That’s a lot to put on the failure to sign one of two pitchers who each could quite reasonably be fairly crappy, but to me that’s what it would signal, and some days I have less confidence than others in any of the inept, manipulative handlers of this organization to identify, let alone care enough to reverse the rot.

Granted, for all our eye rolling about value for value’s sake, the Anthopouloses of the world are right that it’s dangerous to let such big picture considerations matter so much when it comes to roster construction, but they do matter.

Again, though, it’s too soon to say any of this. The signing of Ervin Santana could still come along and erase this potential narrative. There’s no reason to think it couldn’t — worries about payroll parameters or the Canadian dollar remain reasonable yet entirely unfounded at this stage — but if it doesn’t, I can’t help but think that the club will again show to have been blind to its own failures of messaging. Whatever downsides would come with blaming stingy ownership or a sinking dollar seem trivial, to me, compared to the disgust, disappointment, and, worse, the apathy that will come from the insistence that they needn’t do anything, and that they trust their young arms so much more than Baltimore does their own, much better prospect, Kevin Gausman.

That sort of moment, should we run headlong into it in the next week, will fade into memory like they all do, I know. Surely the club will weather it like they always do. But for fuck sakes, here we are again, like November 2012 never happened. And how many of these moments — even just these potential moments — must we endure? It’s not a whole lot of fun leaving so much emotional investment to the mercy and whims of humourless corporate shitheels, even when there’s still a chance they might do right by it. Anthopoulos, for all his good intentions, sometimes seems as powerless as we are, and with payroll supposedly so inextricably linked with the revenue the club can generate, I fear that maybe this time the diminishing returns on selling false hope will genuinely start to be felt if this is the path they choose to take.

I mean… who needs this?


A tweet from earlier this afternoon out of the Dominican Republic from a man named Roosevelt Comarazamy has been circulating, suggesting precisely what the the Jays have — allegedly — offered free agents Ubaldo Jimenez and Ervin Santana.

Translated — thanks kindly to @Angelo_riot — it says “Toronto is playing to despair Ubaldo and Ervin’s agents. The Blue Jays will offer $27M for 3 years.”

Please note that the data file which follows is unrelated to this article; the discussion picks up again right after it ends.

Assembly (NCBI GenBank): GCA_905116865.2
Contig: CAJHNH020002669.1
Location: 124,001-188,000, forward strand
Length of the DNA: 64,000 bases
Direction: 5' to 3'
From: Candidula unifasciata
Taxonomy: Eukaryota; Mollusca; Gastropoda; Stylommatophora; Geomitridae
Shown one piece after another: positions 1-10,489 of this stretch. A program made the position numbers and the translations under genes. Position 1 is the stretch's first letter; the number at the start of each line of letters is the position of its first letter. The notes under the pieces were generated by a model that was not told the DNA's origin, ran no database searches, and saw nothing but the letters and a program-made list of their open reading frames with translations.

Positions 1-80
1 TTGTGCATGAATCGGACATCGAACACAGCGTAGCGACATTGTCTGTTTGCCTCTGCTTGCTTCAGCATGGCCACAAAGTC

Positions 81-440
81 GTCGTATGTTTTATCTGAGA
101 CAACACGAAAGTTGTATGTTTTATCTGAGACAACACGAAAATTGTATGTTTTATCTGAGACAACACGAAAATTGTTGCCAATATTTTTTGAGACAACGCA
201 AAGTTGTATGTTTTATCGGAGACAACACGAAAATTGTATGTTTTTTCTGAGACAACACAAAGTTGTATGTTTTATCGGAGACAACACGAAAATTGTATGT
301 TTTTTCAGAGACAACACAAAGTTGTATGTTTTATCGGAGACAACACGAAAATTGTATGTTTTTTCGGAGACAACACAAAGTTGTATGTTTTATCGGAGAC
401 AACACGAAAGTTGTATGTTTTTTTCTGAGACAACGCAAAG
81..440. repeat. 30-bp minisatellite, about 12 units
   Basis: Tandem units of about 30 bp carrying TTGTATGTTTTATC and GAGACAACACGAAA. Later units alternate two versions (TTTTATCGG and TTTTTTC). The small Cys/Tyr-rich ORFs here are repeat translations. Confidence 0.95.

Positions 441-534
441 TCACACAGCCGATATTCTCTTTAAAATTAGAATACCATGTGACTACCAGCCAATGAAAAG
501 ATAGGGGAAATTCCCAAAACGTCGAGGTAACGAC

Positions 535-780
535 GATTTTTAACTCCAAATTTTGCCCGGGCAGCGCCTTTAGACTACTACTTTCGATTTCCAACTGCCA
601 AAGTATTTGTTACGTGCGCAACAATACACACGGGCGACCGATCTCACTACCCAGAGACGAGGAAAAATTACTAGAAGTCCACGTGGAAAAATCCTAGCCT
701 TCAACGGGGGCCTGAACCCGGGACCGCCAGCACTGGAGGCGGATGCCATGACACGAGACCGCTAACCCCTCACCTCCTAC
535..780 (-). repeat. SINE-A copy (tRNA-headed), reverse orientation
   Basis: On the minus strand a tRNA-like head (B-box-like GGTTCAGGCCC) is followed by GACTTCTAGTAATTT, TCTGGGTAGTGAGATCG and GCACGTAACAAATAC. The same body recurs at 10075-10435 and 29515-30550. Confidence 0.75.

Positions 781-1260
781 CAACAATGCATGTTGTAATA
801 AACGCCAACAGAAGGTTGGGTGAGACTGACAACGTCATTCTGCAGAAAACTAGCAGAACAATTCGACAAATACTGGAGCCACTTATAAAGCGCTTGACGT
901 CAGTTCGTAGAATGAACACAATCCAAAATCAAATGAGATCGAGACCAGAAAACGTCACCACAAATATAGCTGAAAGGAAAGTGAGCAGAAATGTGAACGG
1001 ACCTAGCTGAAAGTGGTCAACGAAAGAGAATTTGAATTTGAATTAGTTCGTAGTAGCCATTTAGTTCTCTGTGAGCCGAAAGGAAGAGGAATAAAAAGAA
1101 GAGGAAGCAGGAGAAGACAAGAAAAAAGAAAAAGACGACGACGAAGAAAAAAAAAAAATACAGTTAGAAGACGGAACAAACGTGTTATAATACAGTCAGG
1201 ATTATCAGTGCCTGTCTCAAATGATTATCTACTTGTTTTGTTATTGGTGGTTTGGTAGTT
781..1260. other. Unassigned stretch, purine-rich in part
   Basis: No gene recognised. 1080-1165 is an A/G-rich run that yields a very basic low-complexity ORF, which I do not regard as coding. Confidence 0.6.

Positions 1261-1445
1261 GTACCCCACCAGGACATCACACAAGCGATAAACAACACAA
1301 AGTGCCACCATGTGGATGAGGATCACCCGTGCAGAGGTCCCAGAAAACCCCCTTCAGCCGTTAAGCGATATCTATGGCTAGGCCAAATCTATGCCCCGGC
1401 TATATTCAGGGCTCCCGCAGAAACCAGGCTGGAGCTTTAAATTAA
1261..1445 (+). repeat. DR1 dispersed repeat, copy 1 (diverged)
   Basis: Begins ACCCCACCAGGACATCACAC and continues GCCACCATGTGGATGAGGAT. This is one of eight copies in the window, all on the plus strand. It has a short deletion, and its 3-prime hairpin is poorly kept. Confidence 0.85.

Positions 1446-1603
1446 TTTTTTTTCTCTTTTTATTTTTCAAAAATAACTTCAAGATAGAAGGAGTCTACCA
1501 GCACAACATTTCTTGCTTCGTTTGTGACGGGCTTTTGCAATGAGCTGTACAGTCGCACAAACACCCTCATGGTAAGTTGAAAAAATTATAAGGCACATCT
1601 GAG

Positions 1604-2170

First, some background: Angelo added that Comarazamy is the play-by-play man for Santo Domingo-based Dominican league club Tigres del Licey, and that he has ties with Jimenez, Santana, Jose Bautista, and Esmil Rogers. “He’s legit,” Angelo adds.

Does that mean his information necessarily is? I certainly can’t say that. But I do know that the ties between those players and Comarazamy’s club indeed do exist. Jimenez intended to play for Licey this season, as he had done in the past, but was waiting to get a big league contact signed before joining the club. Rogers played with the club this year. Bautista, a 2011 Sporting News item tells us, played his winter ball there in 2007, as did Santana. And they may have deeper ties than just what these few links I found from a cursory Google search show us.

Again, though, that alone shouldn’t be enough to lift our suspicions, nor should the fact that the $9-million average annual value of the offer sure looks a lot like the kind of thing Jon Heyman’s source, referenced in the previous post, suggested the Jays were aiming to find pitching for back at the start of the season.

Nor should — as I’ve seen elsewhere — anybody be ridiculous enough to think that, even if it were true, this is some kind of high-end final offer. Obviously, if these numbers really are on the table, it’s an attempt to get the pitchers to come down to the club’s terms, and they may well — especially if they’re actually serious about signing them — be willing to go higher still.

Who knows? But it’s amazing after rumours of Santana asking north of $100-million back in December, that this sort of seems reasonably plausible, even as a low-ball offer.


Crotch grab in the direction of commenter “jerb” for the link.


I’d be lying if I said there weren’t whispers out there that the Jays may, in actuality and not just in posture, be more inclined to simply go with the rotation options they’ve got and hide behind nonsense about value — as though the deals Ubaldo Jimenez or Ervin Santana sign aren’t going to be chock full of value thanks to the way that the compensation picks tied to them have depressed their markets, which, of course, was the whole point of chasing them in the first place. I’ve also heard the opposite, though, so I’m not sure what exactly to make of anything at this point.

A lot of fans urging the club to do something tend to fail to look at things from the agents’ perspective. Anthopoulos must act, they say, because surely other teams will run into injuries that will make them reconsider the asking price on still-available arms, but isn’t that exactly the reason for the agents to continue to hold firm on their number, and not settle on terms dictated by the Blue Jays? I think so, which is why I don’t count myself among those fans. But it’s hard not to let some ugly thoughts creep in about it when you see a thing like what Jon Heyman wrote this morning at CBS Sports.

One person familiar with [the Blue Jays'] thinking suggested there was at least some talk at the beginning of the winter about looking to spend $8 million to $9 million a year on a 2- or 3-year deal on one or more of the available starters. Even taking the higher numbers, say $9 million per annum for three years, that would seem to be a stretch to the low side to lure someone such as Santana or Jimenez.

That sure would seem like a stretch, though bless ‘em for trying, I guess. But how, after acknowledging openly for so long that they need a front line starter, could that have possibly been the plan at any point?

Is Heyman’s source wrong? Is Heyman’s old pal Scott Boras telling him this just to be a fly in Paul Beeston’s ointment? Did something change? Was it Guy Laurence? The Canadian dollar? Was the two-year, $20-million deal the Mets signed with Bartolo Colon too rich for the Jays’ blood???